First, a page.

I found Regina [after] I put an ad on Craigslist because it was hard to find people who would be willing to put [themselves] out there because the word on the street is that [borderline personality disorder is] highly stigmatized. So if you get the diagnosis, then you’re told, generally, keep your mouth shut because you won’t get a job or you’re lose your job or you won’t get a boyfriend or a girlfriend, so it’s self-perpetuating.
You actually find Regina at a point in life where she’s in search of both those things, though she’s had them in the past. Was that something you were looking for?
I posted the Craigslist ad on the jobs listing section, so it’s strange that it didn’t occur to me that that could end up being a part of the narrative, but it makes sense that it would be. People who have the diagnosis struggle with employment and because I know the diagnosis is about messy attachments, I figured there was a good chance that whoever I was working with would be struggling with romantic relationships in some way.
Was there much thought put into the camerawork of this? It’s obviously handheld, but it’s continually interesting how you’ll move the camera around Regina in a scene.
Honestly, I think I’m not crazy about the camerawork in it, and I did most of the shooting, and I’m not crazy about it. Someone said it’s filmed in a borderline way and I think it’s because if I have a feeling, I get reactive really quickly to it, so then I move the camera in response to that feeling, and it’s good to know that I have that feeling, but because I don’t think about it, I don’t think it’s that good. I think sometimes I think it’s better just holding the camera and not moving it and believing that maybe whatever that feeling is that I’m having is still getting answered if the camera is staying in one place. But that’s something I very actively need to work on in shooting. It’s so hard to fight moving it. With Regina, what was going on was so interesting that a lot of the time that I probably didn’t need to do a lot of moving of the camera, but at the same time, I was basically thinking, “Shit, if it’s too long on one shot, then I’m forced to jump cut, and I want to use jump cut stylistically, not out of necessity.”
It worked for me. Something else I appreciated was how you laid out the details of the borderline condition through the course of the film. How did the structure to this come about?
I don’t know about other people, but I’m just looking for what keeps me in the game [during shooting] and that goes with the edit as well. With a documentary, you’re always waiting for something to happen and maybe the “better” subjects that you choose, the more likely it is to happen with greater frequency. In the edit, one of the goals was to shift between contrasts – to edit in a way where the audience or viewer would be feeling something different from scene to scene, so you would feel uncomfortable one minute and maybe a little sad the next or maybe frustrated. That way the viewer herself or himself is constantly trying to contend with feelings that seemed counter to one another, which is, to some extent, what it’s like to have the diagnosis, not be able to tolerate two apparently contrasting feelings at the same time.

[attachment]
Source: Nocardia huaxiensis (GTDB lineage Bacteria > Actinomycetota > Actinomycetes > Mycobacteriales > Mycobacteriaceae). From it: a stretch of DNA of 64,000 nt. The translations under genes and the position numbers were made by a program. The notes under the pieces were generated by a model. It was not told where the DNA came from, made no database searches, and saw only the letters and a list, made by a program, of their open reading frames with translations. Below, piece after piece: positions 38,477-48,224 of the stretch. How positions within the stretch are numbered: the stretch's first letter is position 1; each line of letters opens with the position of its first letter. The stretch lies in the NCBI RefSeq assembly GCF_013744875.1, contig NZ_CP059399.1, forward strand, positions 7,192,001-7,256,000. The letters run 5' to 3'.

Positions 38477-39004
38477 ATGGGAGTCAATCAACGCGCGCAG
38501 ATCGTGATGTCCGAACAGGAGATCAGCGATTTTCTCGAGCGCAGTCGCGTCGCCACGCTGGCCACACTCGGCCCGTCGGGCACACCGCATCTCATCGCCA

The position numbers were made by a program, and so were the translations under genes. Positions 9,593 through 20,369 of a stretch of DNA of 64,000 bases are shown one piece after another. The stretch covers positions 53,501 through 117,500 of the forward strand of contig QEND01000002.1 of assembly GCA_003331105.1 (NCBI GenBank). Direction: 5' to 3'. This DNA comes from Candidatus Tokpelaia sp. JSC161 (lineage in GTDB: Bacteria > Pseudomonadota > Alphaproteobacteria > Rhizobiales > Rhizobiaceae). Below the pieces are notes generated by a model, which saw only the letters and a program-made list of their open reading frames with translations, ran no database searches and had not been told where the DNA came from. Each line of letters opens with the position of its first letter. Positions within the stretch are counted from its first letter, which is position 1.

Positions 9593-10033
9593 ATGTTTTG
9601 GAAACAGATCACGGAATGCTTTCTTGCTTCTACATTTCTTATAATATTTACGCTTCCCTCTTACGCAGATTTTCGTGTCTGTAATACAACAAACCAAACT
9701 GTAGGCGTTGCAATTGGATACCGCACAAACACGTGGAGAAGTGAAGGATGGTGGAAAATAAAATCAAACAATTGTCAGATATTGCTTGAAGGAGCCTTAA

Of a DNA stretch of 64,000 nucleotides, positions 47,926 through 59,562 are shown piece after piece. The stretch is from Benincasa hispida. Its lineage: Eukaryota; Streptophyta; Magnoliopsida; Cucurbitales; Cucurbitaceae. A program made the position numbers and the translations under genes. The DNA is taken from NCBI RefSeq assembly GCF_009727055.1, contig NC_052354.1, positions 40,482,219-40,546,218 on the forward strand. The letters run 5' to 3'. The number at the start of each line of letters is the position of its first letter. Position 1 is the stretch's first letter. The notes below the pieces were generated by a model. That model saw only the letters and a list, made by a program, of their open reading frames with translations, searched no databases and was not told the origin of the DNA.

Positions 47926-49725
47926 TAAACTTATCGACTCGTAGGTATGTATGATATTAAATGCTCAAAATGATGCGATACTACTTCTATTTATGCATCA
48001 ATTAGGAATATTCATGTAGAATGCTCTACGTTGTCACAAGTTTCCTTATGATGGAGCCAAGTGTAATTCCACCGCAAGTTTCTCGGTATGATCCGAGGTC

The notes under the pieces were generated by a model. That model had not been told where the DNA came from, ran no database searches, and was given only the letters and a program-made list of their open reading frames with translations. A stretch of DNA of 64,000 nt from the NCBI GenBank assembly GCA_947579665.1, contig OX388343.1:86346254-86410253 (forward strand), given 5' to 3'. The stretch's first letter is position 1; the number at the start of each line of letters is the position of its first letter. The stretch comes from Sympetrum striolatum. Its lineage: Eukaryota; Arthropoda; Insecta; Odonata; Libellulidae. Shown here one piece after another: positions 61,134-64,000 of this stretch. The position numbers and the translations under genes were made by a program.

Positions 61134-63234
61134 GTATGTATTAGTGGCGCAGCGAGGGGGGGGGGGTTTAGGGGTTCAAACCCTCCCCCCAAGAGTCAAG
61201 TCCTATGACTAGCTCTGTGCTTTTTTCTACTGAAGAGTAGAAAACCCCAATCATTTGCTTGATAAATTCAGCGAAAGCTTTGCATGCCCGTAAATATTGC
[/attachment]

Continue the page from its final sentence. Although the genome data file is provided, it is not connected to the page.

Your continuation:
That tension can be felt in the fantasy-like sequences include where, for instance, you show the allure of cutting oneself with people who really have with power pop music accompaniment in luxurious settings. How did that idea emerge?
I was a little frustrated shooting a doc film because I had less ability to choreograph and control what goes on in front of the camera. There were thoughts and feelings that I have that I really wanted to express and to some extent, I was married to what shows up for me, so I was looking for opportunities to shape it. In terms of choices in regard to music or those sequences, that was my attempt to try to inject just my associative feeling and point of view and be unapologetic in it as I can be. Because it’s not the actual person that I’m filming, I’m not as beholden to the set of ethics that I am when [Regina’s] in front of the camera exclusively.
What’s it been like traveling with the film?
The more audience, the merrier, and it’s always interesting to see how different audiences respond differently. Regionally, there’s been some inconsistencies or some differences and I’m always interested in seeing that because as the viewing experience is different, the film changes a little bit with each varied experience. I’ve found that the more people there are, the more laughter there is because it’s contagious. Hopefully, this is treating the people in it respectfully, but because I also want to do something that makes people feel things, when I hear people laugh, it feels good because they’re feeling something.